I've seen a lot of servers that aren't using CentOS that specifically configure this, either by writing a cron job manually or by installing some package to do so. Complaining that it is 'plain odious' to automatically clean out temporary directories is ridiculous as it is to be expected that these files are deleted regularly, especially on larger servers which is compliant to the FHS.

To me it looks like that these files are cache files and a better place to create them on a UNIX/LINUX system seems to be /var/cache which according to FHS 5.5 "may be expired in an application specific manner." FHS 5.5 continues to argue that an application must be able to recover in case these files are deleted by the system administrator, ie "because of disk space shortage".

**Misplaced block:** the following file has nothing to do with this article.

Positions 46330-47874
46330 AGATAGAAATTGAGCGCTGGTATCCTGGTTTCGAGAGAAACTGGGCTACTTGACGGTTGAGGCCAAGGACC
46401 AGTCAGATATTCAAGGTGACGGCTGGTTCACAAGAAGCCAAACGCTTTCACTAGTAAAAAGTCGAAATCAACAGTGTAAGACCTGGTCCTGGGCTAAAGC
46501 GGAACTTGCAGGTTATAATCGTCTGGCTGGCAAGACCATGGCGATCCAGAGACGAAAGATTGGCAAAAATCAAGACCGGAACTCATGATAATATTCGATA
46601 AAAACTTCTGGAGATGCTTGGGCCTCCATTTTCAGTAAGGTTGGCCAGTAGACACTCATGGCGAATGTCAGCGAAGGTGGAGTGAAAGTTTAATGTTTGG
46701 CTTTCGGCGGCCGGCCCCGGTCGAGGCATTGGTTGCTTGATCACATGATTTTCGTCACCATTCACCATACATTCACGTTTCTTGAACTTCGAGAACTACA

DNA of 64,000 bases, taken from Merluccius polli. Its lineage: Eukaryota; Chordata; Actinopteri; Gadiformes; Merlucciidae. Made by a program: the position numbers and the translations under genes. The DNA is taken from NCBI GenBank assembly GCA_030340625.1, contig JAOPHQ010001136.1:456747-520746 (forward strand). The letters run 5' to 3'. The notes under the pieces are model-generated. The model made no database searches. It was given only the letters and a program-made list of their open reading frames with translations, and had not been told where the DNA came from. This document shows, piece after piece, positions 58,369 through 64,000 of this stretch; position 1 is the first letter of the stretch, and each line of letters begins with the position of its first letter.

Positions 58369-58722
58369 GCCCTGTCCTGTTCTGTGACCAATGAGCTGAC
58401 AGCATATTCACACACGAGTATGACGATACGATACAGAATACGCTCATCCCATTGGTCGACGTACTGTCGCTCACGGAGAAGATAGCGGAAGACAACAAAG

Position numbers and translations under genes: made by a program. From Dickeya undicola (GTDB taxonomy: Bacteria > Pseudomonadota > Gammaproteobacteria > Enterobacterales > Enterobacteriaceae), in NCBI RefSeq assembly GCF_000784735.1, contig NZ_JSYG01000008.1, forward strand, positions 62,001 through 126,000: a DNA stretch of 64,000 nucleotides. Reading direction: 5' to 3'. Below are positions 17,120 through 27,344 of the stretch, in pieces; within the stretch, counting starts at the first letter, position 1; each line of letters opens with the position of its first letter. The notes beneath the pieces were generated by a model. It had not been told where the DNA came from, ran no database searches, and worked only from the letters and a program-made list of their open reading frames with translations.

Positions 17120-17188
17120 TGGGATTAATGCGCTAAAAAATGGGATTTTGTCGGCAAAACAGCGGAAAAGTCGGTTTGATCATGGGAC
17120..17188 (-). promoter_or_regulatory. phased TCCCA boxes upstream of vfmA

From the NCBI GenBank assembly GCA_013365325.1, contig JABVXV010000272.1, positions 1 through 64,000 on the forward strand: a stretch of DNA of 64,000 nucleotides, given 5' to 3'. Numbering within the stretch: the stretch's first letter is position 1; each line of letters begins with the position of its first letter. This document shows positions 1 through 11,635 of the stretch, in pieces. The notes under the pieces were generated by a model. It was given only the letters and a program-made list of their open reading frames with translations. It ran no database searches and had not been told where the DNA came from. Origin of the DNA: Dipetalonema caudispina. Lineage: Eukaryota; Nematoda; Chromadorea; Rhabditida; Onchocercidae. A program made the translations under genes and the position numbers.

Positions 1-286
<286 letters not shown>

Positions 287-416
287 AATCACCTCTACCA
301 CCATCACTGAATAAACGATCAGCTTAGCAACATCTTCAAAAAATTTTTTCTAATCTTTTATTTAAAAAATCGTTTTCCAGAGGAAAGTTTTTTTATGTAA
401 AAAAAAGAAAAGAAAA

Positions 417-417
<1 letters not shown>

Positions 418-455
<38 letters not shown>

I think that the solution should not be to add a 'WARNING' to the documentation but to choose a better location to create these files in the first place. If this location cannot be determined automatically then it should be left unset and the application (container) should complain at start that the cache location needs to be set-up correctly.

[1] Filesystem Hierarchy Standard, especially topics 3.17, 5.15, and 5.5

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philwebb Mar 1, 2017

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@wildcart thanks for the suggestions. I've opened #8459 to consider this again. I'm not keen on leaving it unset (that seems to go against Boot's "convention over configuration" philosophy) but if we can find a way to use /var/cache that might be nice.

If you want to add any additional thoughts, please do so on #8459